I've spent a week with some friends that I haven't seen in a while. They have been eating a lot of Soylent, a meal-replacement shake for busy people designed using modern understanding of diet and nutrition. So I decided to try replacing one or two meals a day with their homemade Soylent. It's a well-balanced meal, consisting of 40% carbohydrates, 30% fats and 30% protein, lots of fiber and micronutrients.
Here's why I like it: Frequently I find myself hungry and just need to eat something. I either have to leave the building, order delivery, or spend a lot of energy deciding to make food (eggs, a sandwich, or something fancier). Being hungry and having to make this decision multiple times daily is a drain on my attention. If I leave the building I have to pick where to go and brave the weather and it's expensive. If I order delivery I don't get instant gratification and it's expensive. If I make food, I don't usually make very healthy food, and it's a lot of work, especially if you count going to the grocery store and planning meals ahead of time.
Anyway, I do all that work and I don't get anything of value -- I'm hungry a few hours later and experience the same problems. With Soylent all these problems go away. I immediately jump to something very close to optimal along the axes of prep time, price, nutrition AND immediate gratification. And yes, it's not very delicious, but that's a small price to pay, especially considering most of my fast food alternatives aren't particularly tasty either.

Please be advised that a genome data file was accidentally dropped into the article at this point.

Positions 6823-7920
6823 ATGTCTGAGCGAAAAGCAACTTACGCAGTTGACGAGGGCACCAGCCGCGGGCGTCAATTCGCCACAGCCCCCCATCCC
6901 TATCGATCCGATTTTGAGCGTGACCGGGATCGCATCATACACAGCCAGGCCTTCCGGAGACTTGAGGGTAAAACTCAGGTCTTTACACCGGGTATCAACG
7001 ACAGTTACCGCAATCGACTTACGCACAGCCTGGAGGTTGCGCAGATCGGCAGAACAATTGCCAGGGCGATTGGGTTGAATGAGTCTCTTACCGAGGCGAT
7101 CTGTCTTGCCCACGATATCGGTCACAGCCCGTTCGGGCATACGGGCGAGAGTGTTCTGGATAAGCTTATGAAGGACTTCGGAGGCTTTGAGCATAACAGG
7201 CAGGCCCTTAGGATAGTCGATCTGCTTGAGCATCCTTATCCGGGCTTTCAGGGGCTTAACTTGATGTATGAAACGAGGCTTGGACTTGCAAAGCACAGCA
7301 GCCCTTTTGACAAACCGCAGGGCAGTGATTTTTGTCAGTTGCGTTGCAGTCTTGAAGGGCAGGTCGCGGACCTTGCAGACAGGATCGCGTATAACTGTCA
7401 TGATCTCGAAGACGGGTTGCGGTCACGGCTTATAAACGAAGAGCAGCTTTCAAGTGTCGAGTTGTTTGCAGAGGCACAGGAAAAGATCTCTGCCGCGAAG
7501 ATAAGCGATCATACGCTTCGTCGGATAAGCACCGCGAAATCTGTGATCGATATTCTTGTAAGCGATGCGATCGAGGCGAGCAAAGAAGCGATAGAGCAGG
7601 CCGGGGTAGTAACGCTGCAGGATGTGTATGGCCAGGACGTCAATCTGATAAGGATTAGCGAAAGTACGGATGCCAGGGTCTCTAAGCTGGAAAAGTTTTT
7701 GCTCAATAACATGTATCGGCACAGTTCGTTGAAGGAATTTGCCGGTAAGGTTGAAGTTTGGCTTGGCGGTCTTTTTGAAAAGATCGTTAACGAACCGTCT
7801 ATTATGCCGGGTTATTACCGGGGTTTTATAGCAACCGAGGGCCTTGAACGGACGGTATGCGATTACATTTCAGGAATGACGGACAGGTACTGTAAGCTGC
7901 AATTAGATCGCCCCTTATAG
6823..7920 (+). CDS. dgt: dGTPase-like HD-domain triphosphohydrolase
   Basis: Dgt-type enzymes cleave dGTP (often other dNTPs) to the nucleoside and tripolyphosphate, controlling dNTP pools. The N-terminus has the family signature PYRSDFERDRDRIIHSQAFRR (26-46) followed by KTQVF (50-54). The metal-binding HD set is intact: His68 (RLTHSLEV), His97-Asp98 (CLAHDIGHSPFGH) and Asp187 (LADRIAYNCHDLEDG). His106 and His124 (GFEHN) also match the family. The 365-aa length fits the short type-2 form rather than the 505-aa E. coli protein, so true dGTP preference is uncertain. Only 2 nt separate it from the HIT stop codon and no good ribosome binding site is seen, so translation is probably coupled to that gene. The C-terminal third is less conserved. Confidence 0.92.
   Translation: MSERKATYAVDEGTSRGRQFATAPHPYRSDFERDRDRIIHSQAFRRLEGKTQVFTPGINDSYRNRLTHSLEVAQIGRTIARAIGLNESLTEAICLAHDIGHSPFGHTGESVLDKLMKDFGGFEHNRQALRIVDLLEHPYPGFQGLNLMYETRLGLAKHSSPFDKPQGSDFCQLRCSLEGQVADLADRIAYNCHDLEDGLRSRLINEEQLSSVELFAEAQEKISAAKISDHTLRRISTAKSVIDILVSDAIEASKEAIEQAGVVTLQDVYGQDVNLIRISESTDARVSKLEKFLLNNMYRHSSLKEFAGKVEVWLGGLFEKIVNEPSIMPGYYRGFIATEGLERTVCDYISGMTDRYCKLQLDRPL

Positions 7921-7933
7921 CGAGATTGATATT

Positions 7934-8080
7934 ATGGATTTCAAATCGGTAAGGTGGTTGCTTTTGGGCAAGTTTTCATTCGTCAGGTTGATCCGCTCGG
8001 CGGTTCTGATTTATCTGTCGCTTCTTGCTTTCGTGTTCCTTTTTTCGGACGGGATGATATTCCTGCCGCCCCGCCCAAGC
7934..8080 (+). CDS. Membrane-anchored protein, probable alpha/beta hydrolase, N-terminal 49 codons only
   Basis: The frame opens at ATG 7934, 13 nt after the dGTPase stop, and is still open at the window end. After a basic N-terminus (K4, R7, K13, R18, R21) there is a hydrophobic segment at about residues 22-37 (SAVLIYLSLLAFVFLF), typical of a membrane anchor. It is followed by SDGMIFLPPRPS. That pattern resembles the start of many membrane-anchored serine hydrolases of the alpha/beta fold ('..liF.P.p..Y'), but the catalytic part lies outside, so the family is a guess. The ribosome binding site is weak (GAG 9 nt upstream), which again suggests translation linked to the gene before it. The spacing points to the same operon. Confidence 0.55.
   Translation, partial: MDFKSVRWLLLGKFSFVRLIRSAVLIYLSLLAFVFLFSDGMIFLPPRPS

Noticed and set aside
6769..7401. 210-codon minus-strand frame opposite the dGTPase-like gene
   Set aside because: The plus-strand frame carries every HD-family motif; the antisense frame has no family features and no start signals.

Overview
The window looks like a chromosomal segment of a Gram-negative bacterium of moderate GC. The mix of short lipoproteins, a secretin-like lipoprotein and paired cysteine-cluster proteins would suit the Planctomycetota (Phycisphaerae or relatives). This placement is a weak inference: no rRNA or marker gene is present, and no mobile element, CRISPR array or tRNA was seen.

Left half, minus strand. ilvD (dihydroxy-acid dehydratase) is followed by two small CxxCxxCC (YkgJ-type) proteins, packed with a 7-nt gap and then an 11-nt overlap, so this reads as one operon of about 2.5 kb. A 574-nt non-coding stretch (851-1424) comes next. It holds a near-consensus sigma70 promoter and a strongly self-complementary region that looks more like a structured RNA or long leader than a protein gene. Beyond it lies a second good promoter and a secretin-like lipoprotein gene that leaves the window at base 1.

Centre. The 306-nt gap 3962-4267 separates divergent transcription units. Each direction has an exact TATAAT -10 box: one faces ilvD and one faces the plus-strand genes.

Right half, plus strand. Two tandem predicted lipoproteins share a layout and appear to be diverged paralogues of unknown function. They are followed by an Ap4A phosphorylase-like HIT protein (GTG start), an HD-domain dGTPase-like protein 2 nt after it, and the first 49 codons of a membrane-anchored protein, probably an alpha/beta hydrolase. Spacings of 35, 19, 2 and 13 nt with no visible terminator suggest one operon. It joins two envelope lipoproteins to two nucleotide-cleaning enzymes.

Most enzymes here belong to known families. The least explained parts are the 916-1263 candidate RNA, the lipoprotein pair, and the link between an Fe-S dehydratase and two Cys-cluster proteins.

My week of eating Soylent once or twice a day has demonstrated Soylent's awesomeness quite thoroughly. The Soylent ran out today and I was disappointed. I ended up procrastinating getting food until I was so hungry that it was distracting from my work. Obviously this is only a week but I am quite optimistic.
I was reading "Young Money" by Kevin Roose. In it, he cites the following finance entry-level interview question (paraphrased):
Let's consider the following gamble: I pay you a fixed amount up-front. Then, I flip a fair coin repeatedly until it comes up heads. You pay me 2^N dollars where N is the number of tails -- so if heads came up right away, then you pay $1; if the sequence was Tails-Tails-Heads, $4; and so on.
At what price are you willing to play this game?
Take a few minutes to consider this question. You could even write a simple program to simulate it, if you're feeling so inclined.
I'm going to leave a little space here, but scroll down for my thoughts.